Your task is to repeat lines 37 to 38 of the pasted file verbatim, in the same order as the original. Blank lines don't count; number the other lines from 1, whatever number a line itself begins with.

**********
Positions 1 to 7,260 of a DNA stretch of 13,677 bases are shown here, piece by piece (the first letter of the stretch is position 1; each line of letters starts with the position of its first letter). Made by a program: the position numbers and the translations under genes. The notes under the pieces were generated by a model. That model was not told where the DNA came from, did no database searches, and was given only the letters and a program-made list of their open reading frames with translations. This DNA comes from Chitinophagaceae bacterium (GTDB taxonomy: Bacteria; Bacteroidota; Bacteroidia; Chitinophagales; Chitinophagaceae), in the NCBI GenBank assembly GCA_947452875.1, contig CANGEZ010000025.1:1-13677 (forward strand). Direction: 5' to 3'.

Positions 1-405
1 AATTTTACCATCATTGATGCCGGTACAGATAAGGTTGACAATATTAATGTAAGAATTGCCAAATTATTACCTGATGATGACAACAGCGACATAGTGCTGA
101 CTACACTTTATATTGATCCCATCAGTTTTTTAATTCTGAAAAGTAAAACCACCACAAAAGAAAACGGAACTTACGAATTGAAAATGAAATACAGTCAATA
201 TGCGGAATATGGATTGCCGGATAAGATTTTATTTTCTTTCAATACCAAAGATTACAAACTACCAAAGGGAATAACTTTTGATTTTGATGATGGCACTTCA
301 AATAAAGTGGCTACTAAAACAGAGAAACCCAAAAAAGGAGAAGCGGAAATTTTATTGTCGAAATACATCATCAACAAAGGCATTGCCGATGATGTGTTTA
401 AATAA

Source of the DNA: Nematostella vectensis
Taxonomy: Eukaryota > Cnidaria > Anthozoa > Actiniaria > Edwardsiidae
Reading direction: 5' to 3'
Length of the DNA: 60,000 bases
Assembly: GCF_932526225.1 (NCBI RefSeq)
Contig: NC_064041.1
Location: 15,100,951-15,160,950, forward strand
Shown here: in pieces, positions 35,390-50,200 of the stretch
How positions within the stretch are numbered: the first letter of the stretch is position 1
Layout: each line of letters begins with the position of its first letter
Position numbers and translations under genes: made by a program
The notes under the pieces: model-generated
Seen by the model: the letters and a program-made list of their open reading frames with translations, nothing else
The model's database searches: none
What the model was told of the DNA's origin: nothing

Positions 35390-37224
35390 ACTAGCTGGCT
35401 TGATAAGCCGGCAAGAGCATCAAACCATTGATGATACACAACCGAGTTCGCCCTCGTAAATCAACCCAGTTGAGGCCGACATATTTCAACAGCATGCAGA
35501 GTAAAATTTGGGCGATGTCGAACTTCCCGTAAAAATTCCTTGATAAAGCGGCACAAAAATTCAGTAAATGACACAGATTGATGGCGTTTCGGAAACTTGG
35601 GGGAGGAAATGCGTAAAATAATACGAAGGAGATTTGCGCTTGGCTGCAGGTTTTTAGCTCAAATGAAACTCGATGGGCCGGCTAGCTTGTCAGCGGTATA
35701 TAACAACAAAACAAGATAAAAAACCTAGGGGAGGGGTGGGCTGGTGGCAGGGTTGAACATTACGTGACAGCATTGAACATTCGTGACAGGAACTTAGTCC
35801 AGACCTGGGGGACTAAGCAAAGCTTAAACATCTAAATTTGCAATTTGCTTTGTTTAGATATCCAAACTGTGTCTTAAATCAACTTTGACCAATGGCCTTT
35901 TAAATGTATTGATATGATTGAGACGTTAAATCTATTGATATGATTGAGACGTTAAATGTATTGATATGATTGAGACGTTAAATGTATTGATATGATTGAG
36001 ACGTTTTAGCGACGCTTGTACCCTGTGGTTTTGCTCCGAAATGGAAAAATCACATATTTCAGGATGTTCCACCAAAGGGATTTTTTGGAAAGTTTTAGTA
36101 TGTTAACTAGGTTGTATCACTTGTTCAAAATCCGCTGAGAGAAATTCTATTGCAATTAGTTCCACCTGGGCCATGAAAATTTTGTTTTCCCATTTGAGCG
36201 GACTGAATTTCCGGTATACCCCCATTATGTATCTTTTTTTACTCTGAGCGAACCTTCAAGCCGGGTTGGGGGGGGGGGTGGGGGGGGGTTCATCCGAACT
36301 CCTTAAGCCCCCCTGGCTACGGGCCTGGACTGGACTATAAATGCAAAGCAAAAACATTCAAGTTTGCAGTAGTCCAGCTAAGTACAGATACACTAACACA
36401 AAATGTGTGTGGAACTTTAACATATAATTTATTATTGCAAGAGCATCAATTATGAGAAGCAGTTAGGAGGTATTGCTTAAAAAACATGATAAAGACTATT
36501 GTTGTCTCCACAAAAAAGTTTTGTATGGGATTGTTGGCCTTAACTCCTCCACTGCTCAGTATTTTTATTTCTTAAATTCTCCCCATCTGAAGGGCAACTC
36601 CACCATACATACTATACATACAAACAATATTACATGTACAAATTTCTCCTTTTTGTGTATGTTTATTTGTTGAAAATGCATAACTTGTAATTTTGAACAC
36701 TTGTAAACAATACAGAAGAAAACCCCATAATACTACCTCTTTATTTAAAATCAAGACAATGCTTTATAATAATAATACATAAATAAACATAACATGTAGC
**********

36601 CACCATACATACTATACATACAAACAATATTACATGTACAAATTTCTCCTTTTTGTGTATGTTTATTTGTTGAAAATGCATAACTTGTAATTTTGAACAC
36701 TTGTAAACAATACAGAAGAAAACCCCATAATACTACCTCTTTATTTAAAATCAAGACAATGCTTTATAATAATAATACATAAATAAACATAACATGTAGC